ABOUT GANANATH OBEYESEKERE A distinguished anthropologist and highly recognized scholar, Gananath Obeyesekere has made fundamental contributions in the fields of philosophy of religion, social theory, psychological anthropology, and Buddhism. He is currently engaged in fieldwork in remote regions of Sri Lanka studying the manner in which hunting groups influenced Buddhist practices. Much of his research has focused on psychoanalysis and anthropology, and the ways in which personal symbolism is related to religious experience. Obeyesekere has published numerous articles and reviews. His recent books include, Buddhism Transformed (1990), The Apotheosis of Captain Cook: European Mythmaking in the Pacific (1993), and Imagining Karma: Ethical Transformation in Amerindian, Buddhist and Greek Rebirth (2002). Obeyesekere is Professor Emeritus of Anthropology at Princeton University where he has taught since 1980, and has previously chaired his department. In 1955 he received his B.A. with first class honors from the University of Ceylon. He earned his M.A. from the University of Washington 1955 and his Ph.D. in 1964. Obeyesekere has received many prestigious honors and awards and has been elected a fellow of several societies, including the John Simon Guggenheim Memorial Foundation, the National Humanities Center, and senior fellow of the Institute for Asian Studies.

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  5. Talal Asad: Thinking about Religion, Belief, and Politics | Graduate Council Lectures | UC Berkeley


    Talal Asad, Distinguished Professor of Anthropology, City University of New York Graduate Center

    October 02, 2008 Toll Room, Alumni House, UC Berkeley Campus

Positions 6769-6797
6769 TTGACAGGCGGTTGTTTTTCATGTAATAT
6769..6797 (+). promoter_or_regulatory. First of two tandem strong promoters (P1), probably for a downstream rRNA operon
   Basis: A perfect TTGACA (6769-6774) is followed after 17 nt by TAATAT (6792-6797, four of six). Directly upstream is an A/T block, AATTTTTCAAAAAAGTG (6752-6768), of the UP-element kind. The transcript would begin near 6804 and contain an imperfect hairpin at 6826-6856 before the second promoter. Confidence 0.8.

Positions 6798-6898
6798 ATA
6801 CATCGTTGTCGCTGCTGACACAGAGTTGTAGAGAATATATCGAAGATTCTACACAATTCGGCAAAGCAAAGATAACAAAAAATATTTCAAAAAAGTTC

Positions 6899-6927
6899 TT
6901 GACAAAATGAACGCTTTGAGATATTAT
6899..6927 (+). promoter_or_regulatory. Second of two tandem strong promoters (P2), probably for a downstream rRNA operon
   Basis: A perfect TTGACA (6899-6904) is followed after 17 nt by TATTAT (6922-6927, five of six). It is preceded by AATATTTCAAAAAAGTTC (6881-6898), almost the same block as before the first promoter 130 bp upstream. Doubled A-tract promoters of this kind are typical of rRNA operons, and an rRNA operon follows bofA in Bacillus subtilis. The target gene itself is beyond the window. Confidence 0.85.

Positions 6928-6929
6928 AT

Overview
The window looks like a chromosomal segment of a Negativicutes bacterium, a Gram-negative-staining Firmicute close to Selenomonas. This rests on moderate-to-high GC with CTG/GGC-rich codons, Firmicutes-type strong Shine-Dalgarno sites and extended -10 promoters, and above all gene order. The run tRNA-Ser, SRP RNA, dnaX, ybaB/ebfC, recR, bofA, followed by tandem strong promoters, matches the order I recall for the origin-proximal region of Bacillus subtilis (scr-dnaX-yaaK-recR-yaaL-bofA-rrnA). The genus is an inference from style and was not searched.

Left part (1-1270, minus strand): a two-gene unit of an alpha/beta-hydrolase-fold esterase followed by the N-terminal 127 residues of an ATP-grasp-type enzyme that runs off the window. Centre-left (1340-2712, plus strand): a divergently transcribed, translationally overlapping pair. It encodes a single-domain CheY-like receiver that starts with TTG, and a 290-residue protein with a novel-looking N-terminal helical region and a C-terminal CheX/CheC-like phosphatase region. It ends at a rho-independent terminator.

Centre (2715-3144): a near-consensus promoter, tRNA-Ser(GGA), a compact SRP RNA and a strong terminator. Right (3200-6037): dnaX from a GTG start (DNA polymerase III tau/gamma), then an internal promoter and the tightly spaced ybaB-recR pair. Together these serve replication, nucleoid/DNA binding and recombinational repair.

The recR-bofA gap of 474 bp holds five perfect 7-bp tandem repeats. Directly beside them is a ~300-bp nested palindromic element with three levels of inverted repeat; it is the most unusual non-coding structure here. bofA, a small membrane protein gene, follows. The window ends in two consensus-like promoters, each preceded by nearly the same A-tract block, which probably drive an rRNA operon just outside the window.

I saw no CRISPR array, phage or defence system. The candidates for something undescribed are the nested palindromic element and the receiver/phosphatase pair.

Talal Asad is a socio-cultural anthropologist, renowned for his contributions and research on the phenomenon of religion and secularism, and the religious revival in the Middle East. He discusses the attempts to define religion, the shifting place of "belief" in that endeavor, and some of its implications for politics.

    ABOUT TALAL ASAD Talal Asad is a socio-cultural anthropologist, renowned for his contributions and research on the phenomenon of religion and secularism, and the religious revival in the Middle East. In his work, Asad attempts to identify the historical shifts that have constructed the modern concept of religion. He focuses on the effects of modernization on religion, as well as the idea that liberalism and democracy are intricately linked with secularism. Asad's work encourages an interdisciplinary study of anthropology. His current research continues to focus on religion and the secular, and explores the genealogy of human rights in Egypt.

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  6. From Salvation to Spirituality: Contemporary Transformation of Religion Viewed from East Asia

    Susumu Shimazono, Professor, Department of Religious Studies, Graduate School of Humanities and Sociology, The University of Tokyo

    April 06, 2010 — 4:10 PM Toll Room, Alumni House, UC Berkeley Campus

    In recent decades people in the United States, Europe, and Japan have tended to talk about spirituality rather than religion. Is it just a kind of cultural fashion or does it indicate some fundamental transformation of human civilization? In this lecture, Professor Shimazono proposes that the key to understanding contemporary religions will be found by inquiring into the role of the concept of salvation in the history of religions. The diversity of global regions must be taken into consideration as well. The East Asian perspective may offer some comparative insights to understanding the contemporary global religious phenomena.